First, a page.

Thursday, October 6, 2022
Home SCIENCE Prolonged COVID in children appears less common than early fears suggested

Prolonged COVID in children appears less common than early fears suggested

Prolonged COVID, the constellation of symptoms that can linger long after an initial coronavirus infection, has been a source of fear among parents during the pandemic. But how often are children affected? Mixed and shifting messages can leave parents both terrified and wildly confused. A consensus is now emerging that prolonged COVID in children is a real risk, but significantly less than some earlier research indicated.

The first fears were justified. Studies at the start of the pandemic reported alarming numbers: One review suggested a prolonged COVID could affect as much as 66 percent of children. But some experts say the early reports included several biases. “I never took the original studies at face value,” says Stephen Freedman, a professor of pediatrics at the University of Calgary in Alberta. “The methodological limitations of those studies were significant and did not fit with what we were seeing clinically.”

A major challenge is that long COVID is poorly defined. Currently the World Health Organization (WHO) describes it as persistent or fluctuating symptoms after infection with SARS-CoV-2, the virus that causes COVID, lasting at least two months. In contrast, the US Centers for Disease Control and Prevention define prolonged COVID as symptoms that begin simply four weeks after infection. To complicate matters, long COVID is an umbrella phrase that includes several common symptoms, from fatigue to depression to headaches, that many people experience on a regular basis, regardless of whether they’ve ever had a COVID infection. To account for this confounder, recent studies have included control groups. This has allowed experts to compare children who have had COVID with those who have never been diagnosed, and to assess whether those infected with SARS-CoV-2 experience symptoms beyond those experienced by uninfected people. . In short, do COVID patients really endure more persistent symptoms than COVID avoiders?

One of the first studies to include a control group was a large UK study published in August 2021 in the Lancet Child and Adolescent Health. The team tested 1,734 children who tested positive for COVID at any time and the same number of children who tested negative between September 2020 and February 2021. They found that children who tested positive usually felt better after six days. Additionally, 98.2% of symptomatic children recovered within eight weeks, reassuring that the rate of prolonged COVID symptoms in children is low.

When the team compared children who felt unwell at four weeks (chosen because the numbers were still high enough to make strong statistical comparisons), they found that those who tested negative for COVID actually felt worse and reported more symptoms than those who had tested positive. The authors speculated that children in the negative cohort had other respiratory viruses for which they had not been tested. But it is also possible that the prolonged symptoms were caused by the social effects of the pandemic. “There has been an impact of the pandemic on all children, regardless of infection,” says Emma Duncan, a professor of clinical endocrinology at King’s College London, who worked on the study.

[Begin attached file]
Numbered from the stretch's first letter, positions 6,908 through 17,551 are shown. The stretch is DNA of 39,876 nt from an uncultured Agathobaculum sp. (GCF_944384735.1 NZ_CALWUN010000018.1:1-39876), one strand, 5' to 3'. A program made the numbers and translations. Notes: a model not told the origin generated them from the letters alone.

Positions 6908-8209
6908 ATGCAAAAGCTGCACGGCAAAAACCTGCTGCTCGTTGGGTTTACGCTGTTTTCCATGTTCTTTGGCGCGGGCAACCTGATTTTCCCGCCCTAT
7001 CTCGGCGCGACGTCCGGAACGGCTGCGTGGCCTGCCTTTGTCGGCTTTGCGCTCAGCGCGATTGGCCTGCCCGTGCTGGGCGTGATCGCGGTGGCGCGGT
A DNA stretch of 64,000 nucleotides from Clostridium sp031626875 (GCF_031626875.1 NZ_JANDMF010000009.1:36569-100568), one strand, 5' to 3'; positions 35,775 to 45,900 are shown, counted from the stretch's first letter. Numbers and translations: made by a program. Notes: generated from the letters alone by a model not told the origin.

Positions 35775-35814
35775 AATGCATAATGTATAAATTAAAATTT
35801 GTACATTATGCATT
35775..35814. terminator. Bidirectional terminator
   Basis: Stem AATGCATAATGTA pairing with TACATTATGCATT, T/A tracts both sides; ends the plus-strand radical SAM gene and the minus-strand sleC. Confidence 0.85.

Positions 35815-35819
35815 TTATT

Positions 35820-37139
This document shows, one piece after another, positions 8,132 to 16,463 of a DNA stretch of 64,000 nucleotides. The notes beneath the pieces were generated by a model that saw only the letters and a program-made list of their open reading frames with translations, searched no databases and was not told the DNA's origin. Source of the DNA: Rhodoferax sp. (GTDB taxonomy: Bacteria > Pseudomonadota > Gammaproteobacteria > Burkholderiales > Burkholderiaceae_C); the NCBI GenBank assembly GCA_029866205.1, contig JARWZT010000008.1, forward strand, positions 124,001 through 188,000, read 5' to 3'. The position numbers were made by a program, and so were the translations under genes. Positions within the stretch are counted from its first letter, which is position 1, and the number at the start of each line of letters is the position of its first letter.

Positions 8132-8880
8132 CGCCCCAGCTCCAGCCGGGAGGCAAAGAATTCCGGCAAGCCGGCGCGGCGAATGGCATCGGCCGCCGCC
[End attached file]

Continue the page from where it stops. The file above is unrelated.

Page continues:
In another study published in the Lancet Child and Adolescent Health In June, researchers in Denmark sent out a nationwide survey to parents of children ages birth to 14 who tested positive or negative for SARS-CoV-2 between January 2020 and July 2021. The children who tested positive on the test were consistently more likely than children who had tested negative to report at least one long COVID symptom two months later-But not by much. Selina Kikkenborg Berg, a senior researcher at the University of Copenhagen and lead author of the study, was surprised to find that so many children in the control group had been suffering even though they had not been infected with COVID.

One possibility is that the uninfected children were struggling emotionally, which could turn into physical ailments. Physical and mental health are often intertwined: for example, depression can manifest as fatigue, both of which are common symptoms of prolonged COVID. The team also assessed the older children’s psychological and social symptoms, only to find that those in the control group felt more frightened, had more difficulty sleeping, and felt more worried than those in the COVID group. Berg suspects that the children in the control group were still living restricted lives, which was causing emotional turmoil.

“At that time, some newspapers were beginning to report on the symptoms of the pandemic: children suffering from the ‘new normal’: the new daily life with lockdowns and social isolation and a world that was afraid of disease,” says Berg. A study published in February in the Lancet Child and Adolescent Health It offered crucial insights into the mental health toll of the pandemic on children, regardless of whether they had been personally infected with SARS-CoV-2. an alarming 40 percent of children surveyed—both those who had COVID three months prior and those who had not—reported feeling worried, sad, or unhappy.